Kiwi auteur Colin McKenzie is the most famous filmmaker you've never heard of in this wonderfully subtle "mockumentary" from the man behind Dead Alive
and Heavenly Creatures.
It's so subtle, in fact, that you'd hardly know anything was amiss were it not for one brief scene featuring a Russian records czar with the improbable name of Alexandra Nevsky and Leonard Maltin's slightly over-exuberant pontificatings that run throughout. As the film opens (it's preceded by an equally excellent 15-minute-long short called “Signing Off” by Robert Sarkies), the rotund Jackson is tramping about his neighbor's garden shed in which, he reveals, he's recently uncovered an astonishing cinematic find -- an old steamer-trunk full of film canisters marked with the name C. McKenzie. Jackson goes on to tell the history of how Colin McKenzie was the first New Zealand filmmaker. Born in 1888, McKenzie was creating and showing films in his backyard at the age of 12 by using a bicycle-powered projection system and film emulsion made from egg whites. In his quest for more information on this neglected auteur, Jackson enlists the aid of everyone from the aforementioned Maltin (who calls the discovery of McKenzie's epic Salome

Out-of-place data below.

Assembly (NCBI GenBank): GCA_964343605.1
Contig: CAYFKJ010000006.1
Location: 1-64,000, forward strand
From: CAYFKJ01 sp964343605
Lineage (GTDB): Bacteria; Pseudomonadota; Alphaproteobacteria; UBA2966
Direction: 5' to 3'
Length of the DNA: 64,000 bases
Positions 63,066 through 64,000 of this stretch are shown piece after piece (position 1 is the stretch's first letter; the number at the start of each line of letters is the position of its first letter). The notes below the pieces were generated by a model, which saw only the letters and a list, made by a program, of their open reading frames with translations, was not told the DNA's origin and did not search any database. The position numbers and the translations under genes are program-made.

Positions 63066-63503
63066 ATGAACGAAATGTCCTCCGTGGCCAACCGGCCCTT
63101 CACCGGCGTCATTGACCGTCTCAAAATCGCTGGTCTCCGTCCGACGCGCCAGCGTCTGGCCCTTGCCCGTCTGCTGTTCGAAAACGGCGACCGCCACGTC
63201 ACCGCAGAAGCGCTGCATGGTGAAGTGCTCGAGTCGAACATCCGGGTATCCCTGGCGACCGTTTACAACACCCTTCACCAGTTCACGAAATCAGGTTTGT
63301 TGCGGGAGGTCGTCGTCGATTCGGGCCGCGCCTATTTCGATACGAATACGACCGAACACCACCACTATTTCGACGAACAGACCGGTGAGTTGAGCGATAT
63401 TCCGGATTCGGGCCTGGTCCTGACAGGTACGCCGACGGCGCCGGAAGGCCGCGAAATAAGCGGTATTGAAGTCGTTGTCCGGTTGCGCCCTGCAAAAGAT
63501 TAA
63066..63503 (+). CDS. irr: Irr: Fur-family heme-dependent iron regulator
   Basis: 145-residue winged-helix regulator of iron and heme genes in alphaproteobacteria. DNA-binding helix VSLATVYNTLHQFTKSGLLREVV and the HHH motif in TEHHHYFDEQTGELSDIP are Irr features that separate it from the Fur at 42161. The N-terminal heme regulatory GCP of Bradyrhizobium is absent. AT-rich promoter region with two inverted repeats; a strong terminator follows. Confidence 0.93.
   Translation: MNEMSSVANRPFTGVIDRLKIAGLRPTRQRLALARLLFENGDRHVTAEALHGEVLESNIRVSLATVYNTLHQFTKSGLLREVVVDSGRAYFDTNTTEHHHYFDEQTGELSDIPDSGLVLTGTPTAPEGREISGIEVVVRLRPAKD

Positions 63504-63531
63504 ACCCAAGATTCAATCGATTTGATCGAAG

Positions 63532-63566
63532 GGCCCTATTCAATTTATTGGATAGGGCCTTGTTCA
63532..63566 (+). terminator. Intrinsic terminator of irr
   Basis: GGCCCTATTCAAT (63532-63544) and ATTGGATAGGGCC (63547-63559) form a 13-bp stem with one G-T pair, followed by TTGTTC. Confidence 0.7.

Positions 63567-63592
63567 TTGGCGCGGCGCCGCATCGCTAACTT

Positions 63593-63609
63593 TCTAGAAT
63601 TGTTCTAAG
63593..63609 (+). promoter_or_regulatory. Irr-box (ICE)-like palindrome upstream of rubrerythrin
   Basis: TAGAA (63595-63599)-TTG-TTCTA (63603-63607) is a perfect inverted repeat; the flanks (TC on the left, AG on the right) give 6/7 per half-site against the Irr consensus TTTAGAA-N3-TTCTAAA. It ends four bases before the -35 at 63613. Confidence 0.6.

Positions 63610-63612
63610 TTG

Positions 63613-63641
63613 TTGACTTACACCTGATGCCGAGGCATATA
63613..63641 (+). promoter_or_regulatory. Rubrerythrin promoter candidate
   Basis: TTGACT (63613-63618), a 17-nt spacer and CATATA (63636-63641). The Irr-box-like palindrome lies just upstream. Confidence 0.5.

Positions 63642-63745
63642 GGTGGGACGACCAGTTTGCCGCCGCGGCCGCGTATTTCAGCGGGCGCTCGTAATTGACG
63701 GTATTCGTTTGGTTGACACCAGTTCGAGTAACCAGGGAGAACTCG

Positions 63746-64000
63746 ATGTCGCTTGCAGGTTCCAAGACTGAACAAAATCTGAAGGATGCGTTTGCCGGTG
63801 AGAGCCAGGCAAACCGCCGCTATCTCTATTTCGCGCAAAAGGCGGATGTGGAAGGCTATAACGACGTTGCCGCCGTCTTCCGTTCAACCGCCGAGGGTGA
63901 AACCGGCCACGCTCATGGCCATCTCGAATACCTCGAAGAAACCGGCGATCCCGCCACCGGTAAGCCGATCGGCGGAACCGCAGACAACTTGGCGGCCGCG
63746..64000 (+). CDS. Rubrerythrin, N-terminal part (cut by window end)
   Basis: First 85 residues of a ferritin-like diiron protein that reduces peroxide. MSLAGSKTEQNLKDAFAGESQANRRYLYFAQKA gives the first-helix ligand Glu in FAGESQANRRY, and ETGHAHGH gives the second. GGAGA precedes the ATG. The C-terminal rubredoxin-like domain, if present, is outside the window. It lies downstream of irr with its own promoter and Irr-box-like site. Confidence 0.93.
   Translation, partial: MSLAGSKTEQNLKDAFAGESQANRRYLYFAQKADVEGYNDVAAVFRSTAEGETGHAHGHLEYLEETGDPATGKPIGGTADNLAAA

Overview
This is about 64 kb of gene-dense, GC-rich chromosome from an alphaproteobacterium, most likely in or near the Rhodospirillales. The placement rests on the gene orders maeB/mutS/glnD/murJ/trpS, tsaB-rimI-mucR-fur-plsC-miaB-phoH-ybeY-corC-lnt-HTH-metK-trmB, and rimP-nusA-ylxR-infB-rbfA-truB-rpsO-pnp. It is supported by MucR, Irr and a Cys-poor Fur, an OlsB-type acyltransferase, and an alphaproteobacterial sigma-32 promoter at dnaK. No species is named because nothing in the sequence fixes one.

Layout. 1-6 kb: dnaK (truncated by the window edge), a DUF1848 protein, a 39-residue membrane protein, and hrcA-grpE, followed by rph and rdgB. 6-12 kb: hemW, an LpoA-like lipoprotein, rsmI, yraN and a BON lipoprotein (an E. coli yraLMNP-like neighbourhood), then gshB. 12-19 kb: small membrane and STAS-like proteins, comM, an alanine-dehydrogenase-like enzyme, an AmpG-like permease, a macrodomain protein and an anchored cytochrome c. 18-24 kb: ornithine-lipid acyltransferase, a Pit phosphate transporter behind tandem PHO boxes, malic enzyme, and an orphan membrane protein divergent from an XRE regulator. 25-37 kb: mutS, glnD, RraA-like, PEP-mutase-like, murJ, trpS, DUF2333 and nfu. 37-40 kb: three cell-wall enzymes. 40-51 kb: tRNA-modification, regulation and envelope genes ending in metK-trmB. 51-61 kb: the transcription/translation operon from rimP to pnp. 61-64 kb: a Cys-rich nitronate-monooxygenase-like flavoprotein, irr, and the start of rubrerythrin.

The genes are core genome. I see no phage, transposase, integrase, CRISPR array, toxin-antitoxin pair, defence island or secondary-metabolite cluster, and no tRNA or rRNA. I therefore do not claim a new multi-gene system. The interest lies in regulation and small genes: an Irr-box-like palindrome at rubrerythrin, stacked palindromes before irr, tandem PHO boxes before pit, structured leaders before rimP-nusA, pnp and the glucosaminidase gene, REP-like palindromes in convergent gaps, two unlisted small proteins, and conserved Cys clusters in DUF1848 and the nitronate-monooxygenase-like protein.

the equivalent of discovering, say, Citizen Kane)
to New Zealand actor Sam Neill and Miramax head Harvey Weinstein (who promises to lobby for the inclusion of Salome
in the next Academy Awards ballot). All of this is done with such straight faces that the jokes seem less like jokes and more like a new episode of John Pierson's Split Screen,
and that's the magic of this cunning web of trickery -- it's sublimely silly and perfectly believable all at once. Still, the film manages some wild flights of fancy. We're told that one recently unearthed McKenzie reel documents the first successful airplane flight by New Zealand's Richard Pearse -- a full six months before the Wright Brothers soared at Kitty Hawk -- and the fact that the filmmaker's first talkie, The Warrior Season
(made over a decade before The Jazz Singer),
bombed at the box office because the actors were all Chinese and the director neglected to include subtitles. Ludicrous though it may seem, Jackson and Botes work magic with an absolutely amazing collection of faux McKenzie films, stills, and archival footage that are beautifully aged, grainy, and 100% realistic. Realism, indeed, is not only the hallmark of the filmmakers but also their subject, who recruited thousands of extras and trucked them off to the most remote part of New Zealand's rainforest to build a full-scale recreation of biblical Jerusalem for Salome.
It's all an elaborate hoax, of course, but one of the most entertaining ones to come down the pike in a good long while, and if offers yet more proof -- if any should be needed -- that Jackson is a gleefully, deliciously deranged filmmaker.